An Adelaide woman who fatally shook her infant son to death had a ‘momentary lapse’ in judgement according to her lawyer.
Jennifer Nicole Kennison, 31, yesterday appeared in the South Australian Supreme Court after last year pleading guilty to one count of manslaughter over the January 2016 death of her baby boy, reports 9 news.
She had been delaying her court proceedings so she could be psychologically assessed to determine if she was of sound mind when she shook her three-month old baby Enzo to death at their Evanston South home.
A doctor’s report tabled in court revealed Kennison had no cognitive difficulties, no signs of post natal depression or drug abuse, no contact with child protection agencies, and no clear explanation as to why she shook her newborn so vigorously that he suffered a severe brain injury and 16 rib fractures.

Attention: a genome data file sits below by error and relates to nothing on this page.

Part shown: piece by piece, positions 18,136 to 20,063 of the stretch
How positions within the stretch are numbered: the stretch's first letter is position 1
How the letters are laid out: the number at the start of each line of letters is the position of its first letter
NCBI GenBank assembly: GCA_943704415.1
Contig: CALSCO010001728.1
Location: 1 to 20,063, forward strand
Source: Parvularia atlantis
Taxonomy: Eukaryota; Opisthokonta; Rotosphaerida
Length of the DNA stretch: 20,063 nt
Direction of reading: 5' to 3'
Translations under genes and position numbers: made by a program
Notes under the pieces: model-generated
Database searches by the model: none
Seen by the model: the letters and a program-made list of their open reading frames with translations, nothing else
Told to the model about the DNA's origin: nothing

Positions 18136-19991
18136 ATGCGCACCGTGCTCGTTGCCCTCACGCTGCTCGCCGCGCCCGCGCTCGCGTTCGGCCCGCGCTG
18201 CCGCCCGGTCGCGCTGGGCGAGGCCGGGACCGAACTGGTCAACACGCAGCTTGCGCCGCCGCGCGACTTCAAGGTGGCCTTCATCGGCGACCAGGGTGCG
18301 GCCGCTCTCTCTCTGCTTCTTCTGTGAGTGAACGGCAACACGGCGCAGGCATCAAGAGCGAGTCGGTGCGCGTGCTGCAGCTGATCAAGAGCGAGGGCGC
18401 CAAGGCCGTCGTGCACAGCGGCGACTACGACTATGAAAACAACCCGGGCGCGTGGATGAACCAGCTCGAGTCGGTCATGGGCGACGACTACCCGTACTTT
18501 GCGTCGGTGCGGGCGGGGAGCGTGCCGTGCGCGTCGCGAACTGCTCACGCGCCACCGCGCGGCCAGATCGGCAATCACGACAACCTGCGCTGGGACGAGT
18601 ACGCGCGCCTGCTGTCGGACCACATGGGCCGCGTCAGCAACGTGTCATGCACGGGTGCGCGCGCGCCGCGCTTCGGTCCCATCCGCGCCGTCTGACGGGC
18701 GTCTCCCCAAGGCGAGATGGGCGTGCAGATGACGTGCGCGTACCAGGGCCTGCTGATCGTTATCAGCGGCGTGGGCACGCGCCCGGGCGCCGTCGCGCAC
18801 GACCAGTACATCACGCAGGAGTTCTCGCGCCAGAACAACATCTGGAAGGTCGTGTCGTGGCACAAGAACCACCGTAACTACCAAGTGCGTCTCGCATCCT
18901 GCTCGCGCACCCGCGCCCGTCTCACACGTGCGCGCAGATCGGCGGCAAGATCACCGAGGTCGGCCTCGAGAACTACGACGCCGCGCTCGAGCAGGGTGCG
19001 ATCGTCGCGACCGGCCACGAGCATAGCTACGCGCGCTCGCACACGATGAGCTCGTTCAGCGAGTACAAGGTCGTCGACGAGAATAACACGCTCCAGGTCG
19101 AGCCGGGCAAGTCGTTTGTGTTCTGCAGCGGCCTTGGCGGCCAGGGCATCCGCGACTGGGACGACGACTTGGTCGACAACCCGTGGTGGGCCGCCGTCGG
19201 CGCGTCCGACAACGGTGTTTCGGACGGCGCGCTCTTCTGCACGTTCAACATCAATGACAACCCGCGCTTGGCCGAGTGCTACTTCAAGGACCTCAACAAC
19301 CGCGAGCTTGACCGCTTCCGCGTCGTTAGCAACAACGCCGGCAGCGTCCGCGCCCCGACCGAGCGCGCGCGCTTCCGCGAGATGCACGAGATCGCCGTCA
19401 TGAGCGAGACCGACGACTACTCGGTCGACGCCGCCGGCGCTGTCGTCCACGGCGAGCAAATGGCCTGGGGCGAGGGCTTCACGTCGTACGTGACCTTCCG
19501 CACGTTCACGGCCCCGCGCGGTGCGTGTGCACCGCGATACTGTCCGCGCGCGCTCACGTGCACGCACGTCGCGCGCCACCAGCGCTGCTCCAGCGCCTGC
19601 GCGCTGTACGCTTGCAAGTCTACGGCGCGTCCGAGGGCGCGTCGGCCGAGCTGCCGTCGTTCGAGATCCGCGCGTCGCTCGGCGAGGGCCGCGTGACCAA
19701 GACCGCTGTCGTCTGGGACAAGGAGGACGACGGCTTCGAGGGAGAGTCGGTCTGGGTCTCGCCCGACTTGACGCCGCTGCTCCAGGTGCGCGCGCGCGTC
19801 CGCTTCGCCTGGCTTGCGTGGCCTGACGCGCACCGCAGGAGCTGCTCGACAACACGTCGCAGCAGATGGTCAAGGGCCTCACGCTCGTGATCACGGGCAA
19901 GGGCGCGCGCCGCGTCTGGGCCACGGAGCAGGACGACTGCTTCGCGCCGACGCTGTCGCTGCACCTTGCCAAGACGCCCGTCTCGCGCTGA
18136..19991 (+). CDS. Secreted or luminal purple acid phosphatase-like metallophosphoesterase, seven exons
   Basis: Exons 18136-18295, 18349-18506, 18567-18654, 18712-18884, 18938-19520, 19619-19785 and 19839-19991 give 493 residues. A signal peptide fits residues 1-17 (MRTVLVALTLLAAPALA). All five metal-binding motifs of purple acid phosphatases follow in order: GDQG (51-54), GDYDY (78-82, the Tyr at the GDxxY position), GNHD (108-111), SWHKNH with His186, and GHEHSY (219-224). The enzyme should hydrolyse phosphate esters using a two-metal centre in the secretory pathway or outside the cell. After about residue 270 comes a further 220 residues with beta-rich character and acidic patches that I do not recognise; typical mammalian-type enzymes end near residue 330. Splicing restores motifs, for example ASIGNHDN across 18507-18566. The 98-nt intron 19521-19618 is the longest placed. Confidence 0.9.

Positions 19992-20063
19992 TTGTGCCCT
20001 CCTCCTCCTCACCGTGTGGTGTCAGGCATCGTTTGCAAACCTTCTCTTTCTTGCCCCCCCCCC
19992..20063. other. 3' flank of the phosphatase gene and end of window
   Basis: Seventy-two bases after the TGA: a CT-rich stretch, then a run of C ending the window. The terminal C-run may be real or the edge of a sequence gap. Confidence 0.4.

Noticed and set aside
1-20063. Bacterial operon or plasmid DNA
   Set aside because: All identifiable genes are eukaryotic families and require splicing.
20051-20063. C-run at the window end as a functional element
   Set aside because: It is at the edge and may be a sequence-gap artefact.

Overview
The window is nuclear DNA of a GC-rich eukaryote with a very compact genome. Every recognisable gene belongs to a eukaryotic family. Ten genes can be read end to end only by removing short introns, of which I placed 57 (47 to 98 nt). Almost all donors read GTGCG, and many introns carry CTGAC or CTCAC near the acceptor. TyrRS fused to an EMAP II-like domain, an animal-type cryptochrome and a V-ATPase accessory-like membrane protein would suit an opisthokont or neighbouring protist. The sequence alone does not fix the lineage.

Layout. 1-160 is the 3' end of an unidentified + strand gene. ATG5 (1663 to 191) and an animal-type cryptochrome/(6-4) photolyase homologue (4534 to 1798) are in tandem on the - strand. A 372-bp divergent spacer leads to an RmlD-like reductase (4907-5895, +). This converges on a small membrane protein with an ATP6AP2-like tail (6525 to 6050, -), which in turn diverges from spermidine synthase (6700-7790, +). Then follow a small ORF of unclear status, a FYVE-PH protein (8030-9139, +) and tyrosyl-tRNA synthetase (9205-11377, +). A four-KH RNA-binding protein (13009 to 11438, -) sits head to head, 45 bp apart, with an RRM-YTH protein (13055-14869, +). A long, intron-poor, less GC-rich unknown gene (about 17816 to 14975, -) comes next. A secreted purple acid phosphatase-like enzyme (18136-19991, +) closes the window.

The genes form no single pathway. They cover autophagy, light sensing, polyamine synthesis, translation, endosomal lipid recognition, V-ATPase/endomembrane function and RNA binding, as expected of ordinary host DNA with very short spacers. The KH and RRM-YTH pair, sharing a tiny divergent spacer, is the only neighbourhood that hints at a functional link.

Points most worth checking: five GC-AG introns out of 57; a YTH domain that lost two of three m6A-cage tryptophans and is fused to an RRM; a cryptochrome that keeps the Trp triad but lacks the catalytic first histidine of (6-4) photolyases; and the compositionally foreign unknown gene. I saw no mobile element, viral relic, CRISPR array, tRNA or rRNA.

Her lawyer, Justin Wickens, told the court Kennison’s actions were the result of a momentary lapse of judgment after she became frustrated with the unsettled baby.
“There is nothing else to suggest that this is a bad parent,” he said. “She is not charged with intentionally killing the child.”
“She is also a victim of her own offending .. she’s lost her child and that’s something she’ll carry for the rest of her life.”
The prosecutor argued, “Whilst the defendant called triple zero and she herself administered first aid, she did not provide an accurate history of events to any person who was rendering medical assistance on that day,” Ms Emma Wildman told the court.
Ms Wildman said Kennison’s actions were not consistent with a mother who had a momentary lapse, instead suggesting she knew she had done something wrong and tried to protect herself from an early stage.
Justice David Lovell continued Kennison’s bail ahead of her sentencing in April.
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